METHODS: Sera from 27 patients from Finland and 18 from the United States with latex allergy and control sera from nonsensitive individuals were studied for latex-specific IgE antibodies. Four antigen preparations were used: two extracted from gloves and one each extracted from rubber tree sap from Malaysia and India. All 45 patients had skin prick test results that were positive to latex antigens, and all sera were evaluated by enzyme-linked immunosorbent assay (ELISA) with the various antigens.
RESULTS: There were considerable differences in the reactivity of patient sera with the different antigens. Only 50% of the sera from patients with latex allergy from Finland demonstrated significant levels of IgE to latex as determined by enzyme-linked immunosorbent assay. These patients showed more reactivity with rubber tree sap antigens than with glove antigens. However, 72% of the patients from the United States demonstrated antibodies to latex, and no marked differences were noted between the antigen extracts.
CONCLUSIONS: The results indicate that reagents such as rubber tree sap, which contain multiple clinically significant antigenic components, should be included in evaluation of latex allergy and that differences in patient populations may result in serologic variances.
OBJECTIVES: This study aimed at describing the immunochemical properties of the BN allergens. Comparative studies between 3 commercially available sources (according to the country of origin) of BN were also made.
METHODS: Crude extracts of commercially available processed BN from Sarawak (Malaysia), Thailand, and Indonesia and fresh unprocessed BN from the caves of Sarawak were obtained by means of aqueous extraction. Specific IgE toward these sources were determined by using fluorescence allergosorbent tests (FASTs). Cross-reactivity studies between the 3 sources of commercially available processed BN were carried out by means of FAST inhibition. Immunochemical characterization by means of IgE immunoblot, periodate treatment, and heat stability studies were carried out on fresh unprocessed BN from Sarawak.
RESULTS: Serum from allergic patients showed differences in IgE binding to the 3 sources of commercially available BN, with the highest levels of specific IgE recorded with the Sarawak source (P
METHODS: Malay, Chinese, and Indian AR patients (n = 138) with confirmed sensitivity to Dermatophagoides pteronyssinus, Dematophagoides farinae, and Blomia tropicalis were tested for mite-specific immunoglobulin E (sIgE) levels. A detailed questionnaire was used to collect data on nasal symptom score (NSS), ocular symptom score (OSS), sum of symptoms score (SSS), quality of life score (QLS), symptomatic control score (SCS), and total sum of scores (TSS) and correlate the derived data with patients' demography, mite-polysensitivity, and sIgE levels.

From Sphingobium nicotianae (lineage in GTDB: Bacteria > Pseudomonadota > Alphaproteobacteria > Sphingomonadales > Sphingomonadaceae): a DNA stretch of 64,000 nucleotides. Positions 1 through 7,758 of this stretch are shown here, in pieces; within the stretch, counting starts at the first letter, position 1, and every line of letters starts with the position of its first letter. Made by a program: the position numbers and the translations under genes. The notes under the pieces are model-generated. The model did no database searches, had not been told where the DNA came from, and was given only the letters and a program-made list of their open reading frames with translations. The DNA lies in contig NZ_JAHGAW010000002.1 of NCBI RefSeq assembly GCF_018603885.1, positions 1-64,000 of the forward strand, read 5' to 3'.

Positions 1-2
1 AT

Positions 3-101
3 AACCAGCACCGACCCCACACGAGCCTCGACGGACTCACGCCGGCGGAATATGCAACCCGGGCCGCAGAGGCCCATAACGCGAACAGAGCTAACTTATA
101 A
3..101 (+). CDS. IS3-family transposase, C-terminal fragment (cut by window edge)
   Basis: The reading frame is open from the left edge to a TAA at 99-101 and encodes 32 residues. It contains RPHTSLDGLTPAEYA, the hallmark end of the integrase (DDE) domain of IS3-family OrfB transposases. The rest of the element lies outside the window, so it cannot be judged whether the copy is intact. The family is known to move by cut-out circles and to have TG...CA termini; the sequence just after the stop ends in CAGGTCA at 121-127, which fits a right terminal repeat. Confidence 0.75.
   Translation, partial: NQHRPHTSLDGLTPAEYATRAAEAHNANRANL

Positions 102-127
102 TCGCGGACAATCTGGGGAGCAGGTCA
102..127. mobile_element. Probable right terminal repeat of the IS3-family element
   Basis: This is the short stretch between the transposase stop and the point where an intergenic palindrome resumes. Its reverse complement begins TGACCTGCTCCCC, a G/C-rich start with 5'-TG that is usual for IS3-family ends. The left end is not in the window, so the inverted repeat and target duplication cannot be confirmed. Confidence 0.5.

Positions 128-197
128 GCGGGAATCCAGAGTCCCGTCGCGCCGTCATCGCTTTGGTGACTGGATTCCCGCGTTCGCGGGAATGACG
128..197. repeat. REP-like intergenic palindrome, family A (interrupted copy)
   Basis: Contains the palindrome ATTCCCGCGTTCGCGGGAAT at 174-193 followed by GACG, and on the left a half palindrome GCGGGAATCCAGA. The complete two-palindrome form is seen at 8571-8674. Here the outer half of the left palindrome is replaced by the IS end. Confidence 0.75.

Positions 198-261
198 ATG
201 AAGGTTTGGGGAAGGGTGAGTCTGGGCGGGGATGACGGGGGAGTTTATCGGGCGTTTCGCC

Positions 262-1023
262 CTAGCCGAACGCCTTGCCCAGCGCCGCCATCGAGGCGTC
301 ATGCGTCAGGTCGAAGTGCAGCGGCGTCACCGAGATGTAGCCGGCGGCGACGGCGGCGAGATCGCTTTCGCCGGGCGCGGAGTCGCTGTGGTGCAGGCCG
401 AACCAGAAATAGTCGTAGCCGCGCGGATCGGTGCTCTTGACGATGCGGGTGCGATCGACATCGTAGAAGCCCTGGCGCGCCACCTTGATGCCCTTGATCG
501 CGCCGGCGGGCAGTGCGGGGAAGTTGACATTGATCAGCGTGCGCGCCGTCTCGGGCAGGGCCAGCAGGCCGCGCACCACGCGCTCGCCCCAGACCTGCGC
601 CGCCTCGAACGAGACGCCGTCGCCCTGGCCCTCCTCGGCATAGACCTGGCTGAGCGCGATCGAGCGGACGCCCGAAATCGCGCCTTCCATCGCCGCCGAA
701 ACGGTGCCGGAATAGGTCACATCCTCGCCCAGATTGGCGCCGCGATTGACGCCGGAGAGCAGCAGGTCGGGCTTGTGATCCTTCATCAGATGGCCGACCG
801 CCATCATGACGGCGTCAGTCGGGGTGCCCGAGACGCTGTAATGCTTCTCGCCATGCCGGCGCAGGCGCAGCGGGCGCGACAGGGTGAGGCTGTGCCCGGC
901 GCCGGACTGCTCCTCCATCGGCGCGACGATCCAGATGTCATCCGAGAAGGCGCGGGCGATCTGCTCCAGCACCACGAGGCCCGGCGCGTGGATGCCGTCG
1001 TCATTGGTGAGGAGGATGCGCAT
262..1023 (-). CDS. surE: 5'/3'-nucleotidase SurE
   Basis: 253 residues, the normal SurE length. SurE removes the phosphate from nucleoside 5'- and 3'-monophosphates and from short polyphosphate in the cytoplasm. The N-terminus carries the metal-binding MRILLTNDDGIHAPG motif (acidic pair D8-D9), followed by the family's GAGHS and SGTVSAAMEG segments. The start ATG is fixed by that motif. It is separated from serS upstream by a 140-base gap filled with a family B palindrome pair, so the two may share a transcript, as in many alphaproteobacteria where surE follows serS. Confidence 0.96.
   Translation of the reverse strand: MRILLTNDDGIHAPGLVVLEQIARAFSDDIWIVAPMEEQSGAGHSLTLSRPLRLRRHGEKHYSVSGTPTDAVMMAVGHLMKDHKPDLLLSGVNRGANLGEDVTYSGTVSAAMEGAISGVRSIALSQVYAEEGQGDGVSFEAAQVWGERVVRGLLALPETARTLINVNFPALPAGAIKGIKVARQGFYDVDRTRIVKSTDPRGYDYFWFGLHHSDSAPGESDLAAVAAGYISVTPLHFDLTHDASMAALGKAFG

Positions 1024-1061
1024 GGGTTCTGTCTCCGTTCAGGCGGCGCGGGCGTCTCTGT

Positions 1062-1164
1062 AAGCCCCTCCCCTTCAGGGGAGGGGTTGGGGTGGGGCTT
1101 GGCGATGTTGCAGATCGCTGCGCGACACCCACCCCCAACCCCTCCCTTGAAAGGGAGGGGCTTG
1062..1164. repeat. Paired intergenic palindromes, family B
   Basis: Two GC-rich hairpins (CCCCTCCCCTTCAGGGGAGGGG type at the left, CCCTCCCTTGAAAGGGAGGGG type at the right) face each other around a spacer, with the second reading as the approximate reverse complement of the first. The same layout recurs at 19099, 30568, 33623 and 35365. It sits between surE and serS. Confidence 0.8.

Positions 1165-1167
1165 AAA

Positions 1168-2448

RESULTS: AR-related symptoms were most severe in Malays and least in Chinese (p < 0.01). Age (r = 0.516 to 0.673, p < 0.05) and duration of AR (r = 0.635 to 0.726, p < 0.01) correlated positively with severity domains (NSS, SSS, QLS, and TSS) in Chinese. Duration of concurrent allergies was highest in Malays (p < 0.05). Polysensitivity predicted increased sIgE levels in Malays (r = 0.464 to 0.551, p < 0.01) and Indians (r = 0.541 to 0.645, p < 0.05) but affected NSS, SSS, and TSS only in Indians (r = 0.216 to 0.376, p < 0.05). sIgE levels were lowest among Chinese but correlated strongly with NSS, OSS, SSS, and TSS (r = 0408 to 0.898, p < 0.05).
CONCLUSION: Clinical parameters in AR may be influenced by race. Symptoms were most severe among Malays but did not correlate with other variables examined. Although Indian ethnicity did not impact disease severity, duration of concurrent allergies and mite-polysensitivity was associated with more severe disease. Age, duration of disease, and sIgE levels may be useful indicators of disease severity in Chinese.